This year's Consumer Electronics Show wrapped up just a few days ago, and while some years it is relatively tame in the tech space, the convention did not disappoint this time around. There were new product announcements, technology previews, and even a bit of back and forth between NVIDIA CEO Jensen Huang and AMD CEO Dr. Lisa Su, For her part, Dr. Su refrained from slinging mud at the competition, though she did address NVIDIA's decision to finally embrace adaptive sync.
AMD's full implementation of adaptive sync is better known as FreeSync, which is essentially the company's marketing term for that particular variable refresh rate technology, and how it's utilized within AMD's own hardware and software. The bigger takeaway, however, is that adaptive sync is an open standard.
During a Q&A sessions with a group of reporters, Dr. Su said AMD made the right decision in adopting adaptive sync, which is reinforced by NVIDIA's decision to jump on board.
"Look, we knew FreeSync was the right answer. We’ve known FreeSync was the right answer for a couple of years. The fact that others have decided that FreeSync is the right answer, I think, says that we made the right choice a few years ago," Dr. Su said.
"We believe in open standard. You know, we believe in open ecosystems. That's been a mantra. So we have no issue with our competitors about FreeSync. And we think that just means that, you know, it’s better for gamers and we did a good job," Dr. Su added.
While the initial question was about NVIDIA deciding to support FreeSync monitors, Dr. Su's response also alludes to Intel's efforts in the discrete graphics space. Intel has gone on record saying it fully intends to support adaptive sync, and that it also believes going with open standards is important.
Part of what's interesting about all this is that Huang claimed FreeSync doesn't work all that well, even on AMD's own hardware. According to NVIDIA's testing of 400 FreeSync monitors, only a dozen passed muster.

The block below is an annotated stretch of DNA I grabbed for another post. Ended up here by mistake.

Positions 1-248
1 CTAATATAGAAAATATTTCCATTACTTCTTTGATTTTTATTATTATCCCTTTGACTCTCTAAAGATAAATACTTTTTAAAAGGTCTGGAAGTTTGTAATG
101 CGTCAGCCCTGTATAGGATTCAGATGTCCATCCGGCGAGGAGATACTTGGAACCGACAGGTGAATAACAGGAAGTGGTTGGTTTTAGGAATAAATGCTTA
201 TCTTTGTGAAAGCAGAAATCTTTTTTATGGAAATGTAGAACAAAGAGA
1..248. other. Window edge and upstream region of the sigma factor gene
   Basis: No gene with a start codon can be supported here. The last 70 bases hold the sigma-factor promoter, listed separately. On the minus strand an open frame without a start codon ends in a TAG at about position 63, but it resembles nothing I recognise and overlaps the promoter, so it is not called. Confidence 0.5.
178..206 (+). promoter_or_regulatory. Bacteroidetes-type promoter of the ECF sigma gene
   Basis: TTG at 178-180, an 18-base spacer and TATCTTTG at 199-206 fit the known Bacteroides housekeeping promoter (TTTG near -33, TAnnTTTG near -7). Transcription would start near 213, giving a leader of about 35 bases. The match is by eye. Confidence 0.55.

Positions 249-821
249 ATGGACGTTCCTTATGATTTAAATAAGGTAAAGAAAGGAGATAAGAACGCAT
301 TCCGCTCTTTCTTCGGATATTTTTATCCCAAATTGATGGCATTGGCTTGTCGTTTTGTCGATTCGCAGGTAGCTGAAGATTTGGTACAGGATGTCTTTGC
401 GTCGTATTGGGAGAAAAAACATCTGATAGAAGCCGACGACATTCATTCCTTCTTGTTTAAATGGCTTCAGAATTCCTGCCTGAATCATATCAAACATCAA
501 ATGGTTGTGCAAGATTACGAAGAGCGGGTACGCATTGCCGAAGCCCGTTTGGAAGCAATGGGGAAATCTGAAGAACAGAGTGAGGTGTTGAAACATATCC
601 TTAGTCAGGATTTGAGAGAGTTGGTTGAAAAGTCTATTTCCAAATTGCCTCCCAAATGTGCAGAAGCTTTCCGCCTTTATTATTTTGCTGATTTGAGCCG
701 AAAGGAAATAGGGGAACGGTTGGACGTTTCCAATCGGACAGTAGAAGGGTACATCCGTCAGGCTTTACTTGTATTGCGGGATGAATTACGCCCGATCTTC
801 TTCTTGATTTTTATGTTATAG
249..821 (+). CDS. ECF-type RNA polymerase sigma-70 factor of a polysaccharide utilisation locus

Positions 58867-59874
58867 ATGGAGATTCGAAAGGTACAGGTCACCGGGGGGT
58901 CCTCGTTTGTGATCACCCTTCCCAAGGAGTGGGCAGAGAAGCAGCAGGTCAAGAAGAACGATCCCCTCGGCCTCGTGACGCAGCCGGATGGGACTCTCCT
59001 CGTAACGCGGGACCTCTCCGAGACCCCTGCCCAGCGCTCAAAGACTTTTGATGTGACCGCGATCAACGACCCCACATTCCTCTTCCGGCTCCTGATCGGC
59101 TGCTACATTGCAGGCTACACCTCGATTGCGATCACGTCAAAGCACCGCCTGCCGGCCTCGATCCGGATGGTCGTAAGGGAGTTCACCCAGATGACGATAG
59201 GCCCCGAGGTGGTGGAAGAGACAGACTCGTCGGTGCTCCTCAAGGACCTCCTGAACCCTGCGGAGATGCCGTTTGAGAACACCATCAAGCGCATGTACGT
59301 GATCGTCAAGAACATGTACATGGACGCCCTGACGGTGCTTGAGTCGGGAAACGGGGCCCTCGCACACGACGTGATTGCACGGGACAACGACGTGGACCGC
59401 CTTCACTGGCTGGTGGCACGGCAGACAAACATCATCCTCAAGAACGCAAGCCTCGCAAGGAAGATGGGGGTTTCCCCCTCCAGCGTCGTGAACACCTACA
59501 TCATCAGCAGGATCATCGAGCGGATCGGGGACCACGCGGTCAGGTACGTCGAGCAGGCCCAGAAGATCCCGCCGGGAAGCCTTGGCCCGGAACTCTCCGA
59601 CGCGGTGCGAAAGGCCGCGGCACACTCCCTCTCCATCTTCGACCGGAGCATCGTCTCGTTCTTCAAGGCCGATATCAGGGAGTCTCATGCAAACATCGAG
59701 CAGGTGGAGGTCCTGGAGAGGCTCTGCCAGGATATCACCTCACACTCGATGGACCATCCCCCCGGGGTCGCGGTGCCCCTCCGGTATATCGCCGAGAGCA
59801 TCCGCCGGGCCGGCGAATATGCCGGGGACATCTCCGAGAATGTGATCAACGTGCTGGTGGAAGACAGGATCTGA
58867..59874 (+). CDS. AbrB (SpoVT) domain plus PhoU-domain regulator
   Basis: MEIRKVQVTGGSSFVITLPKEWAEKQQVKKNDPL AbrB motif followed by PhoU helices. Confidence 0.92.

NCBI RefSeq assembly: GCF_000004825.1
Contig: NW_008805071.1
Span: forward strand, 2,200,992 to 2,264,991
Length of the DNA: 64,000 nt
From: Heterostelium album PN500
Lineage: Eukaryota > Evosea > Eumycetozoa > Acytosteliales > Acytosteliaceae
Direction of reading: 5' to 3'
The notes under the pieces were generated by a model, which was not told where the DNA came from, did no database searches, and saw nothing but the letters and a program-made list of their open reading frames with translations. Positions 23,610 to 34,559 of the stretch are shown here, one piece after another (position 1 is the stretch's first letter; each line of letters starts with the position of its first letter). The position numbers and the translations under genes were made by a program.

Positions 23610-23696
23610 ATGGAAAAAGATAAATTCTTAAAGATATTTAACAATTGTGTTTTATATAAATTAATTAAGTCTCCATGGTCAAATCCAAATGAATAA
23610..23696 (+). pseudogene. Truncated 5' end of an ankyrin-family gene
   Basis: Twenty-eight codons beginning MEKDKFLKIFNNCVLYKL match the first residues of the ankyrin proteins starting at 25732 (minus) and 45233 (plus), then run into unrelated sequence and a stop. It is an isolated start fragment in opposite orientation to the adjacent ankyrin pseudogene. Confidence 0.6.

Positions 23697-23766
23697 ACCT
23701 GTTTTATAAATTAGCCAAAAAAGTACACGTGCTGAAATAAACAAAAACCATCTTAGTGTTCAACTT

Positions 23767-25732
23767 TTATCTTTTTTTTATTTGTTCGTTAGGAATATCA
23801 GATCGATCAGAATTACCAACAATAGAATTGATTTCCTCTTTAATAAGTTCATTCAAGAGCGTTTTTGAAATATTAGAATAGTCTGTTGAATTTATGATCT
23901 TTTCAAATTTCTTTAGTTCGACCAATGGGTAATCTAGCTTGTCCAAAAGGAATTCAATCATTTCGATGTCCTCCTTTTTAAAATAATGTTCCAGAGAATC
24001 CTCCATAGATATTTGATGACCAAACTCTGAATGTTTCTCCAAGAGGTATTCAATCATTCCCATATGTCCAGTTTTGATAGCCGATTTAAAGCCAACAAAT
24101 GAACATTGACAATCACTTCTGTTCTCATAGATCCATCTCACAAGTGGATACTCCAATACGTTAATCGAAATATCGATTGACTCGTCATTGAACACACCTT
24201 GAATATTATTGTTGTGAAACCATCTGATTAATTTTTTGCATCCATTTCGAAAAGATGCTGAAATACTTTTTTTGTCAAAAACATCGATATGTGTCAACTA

"I don't believe we've seen that. So, yeah," Dr. Su said in regards to FreeSync supposedly not working. When asked specifically about the flickering and other anomalies that NVIDIA demonstrated on a FreeSync panel at CES, AMD's PR team noted that those those things are governed by certification.
"It’s a good point. I think both definitions will be used interchangeably, and that’s okay. So adaptive sync technology, FreeSync is a free version; there are other adaptive sync technologies," Dr. Su elaborated.
Dr. Su also talked about the emergence of real-time ray tracing in games. Huang slammed the Radeon VII's performance, and said that NVIDIA's GeForce RTX 2080 would "crush" it when enabling ray tracing, and also DLSS. That will probably turn out to be true. However, as we previously reported, Dr. Su said that GPUs with ray tracing support are "deep in development."
"I don’t think we should say that we’re waiting. I would say that we are deep into development, and that development is concurrent between hardware and software. And so for us, it’s, you know, what is the consumer going to see? The consumer doesn’t see a lot of benefit today because the other parts of the ecosystem are not ready. I think by the time we talk more about ray tracing, the consumers will see that," Dr. Su said.
She addressed various other topics, which you can catch by following the link in the Via field below. What it all boils down to is that it is going to be a wild year in tech. Buckle up, folks!